We also ride along with an undercover cop on the streets of Miami and see a young ecstasy dealer get busted. Westchester D.A. Jeanine Pirro explains what happens when a teen is arrested and the penalties for drug possession, as teens graphically describe their experiences in prison. Plus we interview Dr. Alan Leshner, director of the National Institute on Drug Abuse about the latest research on the short and long terms effects of ecstasy. We ride along in an ambulance with trained teen EMTs who warn about the need to call 911 when a friend has overdosed.
Ralph - 17 : Through ecstasy I messed up, messed up on a lot of stuff. YK, I used to be on a high school football team, I stopped going to practice. "You're addicted to the feeling, you want to get that mental level, so you keep doing more and more."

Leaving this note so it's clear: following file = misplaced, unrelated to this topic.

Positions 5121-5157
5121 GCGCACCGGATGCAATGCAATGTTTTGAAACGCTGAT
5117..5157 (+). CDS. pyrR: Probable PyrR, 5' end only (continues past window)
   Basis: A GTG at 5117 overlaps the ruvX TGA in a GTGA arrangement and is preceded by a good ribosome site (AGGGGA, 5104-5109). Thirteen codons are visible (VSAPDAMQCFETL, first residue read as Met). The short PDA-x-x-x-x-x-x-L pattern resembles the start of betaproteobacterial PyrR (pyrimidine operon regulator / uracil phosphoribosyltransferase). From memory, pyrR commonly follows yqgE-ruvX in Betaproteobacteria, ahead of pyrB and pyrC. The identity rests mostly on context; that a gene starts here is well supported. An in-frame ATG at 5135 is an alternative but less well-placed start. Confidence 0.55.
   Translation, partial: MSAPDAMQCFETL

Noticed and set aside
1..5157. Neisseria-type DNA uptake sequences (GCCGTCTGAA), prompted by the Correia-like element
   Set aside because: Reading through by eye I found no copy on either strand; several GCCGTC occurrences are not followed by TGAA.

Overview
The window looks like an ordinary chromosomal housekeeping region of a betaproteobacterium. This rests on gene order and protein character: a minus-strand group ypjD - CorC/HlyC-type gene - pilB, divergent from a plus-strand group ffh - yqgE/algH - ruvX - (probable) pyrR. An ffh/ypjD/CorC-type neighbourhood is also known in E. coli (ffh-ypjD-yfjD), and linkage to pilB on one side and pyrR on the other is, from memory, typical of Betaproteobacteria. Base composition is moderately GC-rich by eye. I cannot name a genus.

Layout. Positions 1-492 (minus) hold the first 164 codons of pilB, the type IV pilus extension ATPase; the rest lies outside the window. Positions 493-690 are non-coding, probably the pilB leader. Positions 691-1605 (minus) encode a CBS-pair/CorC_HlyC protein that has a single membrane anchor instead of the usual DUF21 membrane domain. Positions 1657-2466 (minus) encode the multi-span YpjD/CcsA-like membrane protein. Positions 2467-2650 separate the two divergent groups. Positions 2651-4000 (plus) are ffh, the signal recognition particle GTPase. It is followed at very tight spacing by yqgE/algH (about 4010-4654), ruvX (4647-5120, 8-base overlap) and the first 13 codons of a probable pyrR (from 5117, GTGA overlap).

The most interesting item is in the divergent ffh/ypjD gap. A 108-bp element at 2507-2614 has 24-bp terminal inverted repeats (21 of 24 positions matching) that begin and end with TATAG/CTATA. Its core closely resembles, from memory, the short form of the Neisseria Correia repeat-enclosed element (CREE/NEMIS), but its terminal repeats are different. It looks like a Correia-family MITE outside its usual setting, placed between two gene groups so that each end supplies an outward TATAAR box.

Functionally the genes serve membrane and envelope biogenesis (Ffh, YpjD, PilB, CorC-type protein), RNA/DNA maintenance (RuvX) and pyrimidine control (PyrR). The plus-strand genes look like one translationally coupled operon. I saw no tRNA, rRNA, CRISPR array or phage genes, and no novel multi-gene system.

John - 15 : The way you think on ecstasy is that you're safe from anything. Nothing's going to happen to me, even if I have sex with this person, and you're not going to be cautious at all.
Michelle - 16 : I know people right now, only sixteen years old, and they shake from it...they don't stop shaking.
Justin - 18 : Some people will buy the pure MDMA, the pure ecstasy, and they'll cut it up, and they'll get a pill press, and they'll mix up what they want to mix up, with like speed, anything...then to catch attention, people will put little stamps on it.
Among 8th graders, use of Ecstasy increased to 3.1% in 2000 from 1.7% in 1999. Among 10th graders, use rose to 5.4% from4.4%. And among 12th graders use rose to 8.2% from 5.6%*
* (Source: 2000 Monitoring the Future Survey, funded by the National Institute on Drug Abuse)
U.S. Customs seized 9.3 million tabs of ecstasy in 2000 up from 3.5 million in 1999 and 750,000 in 1998 *(Source: U.S. Customs Service)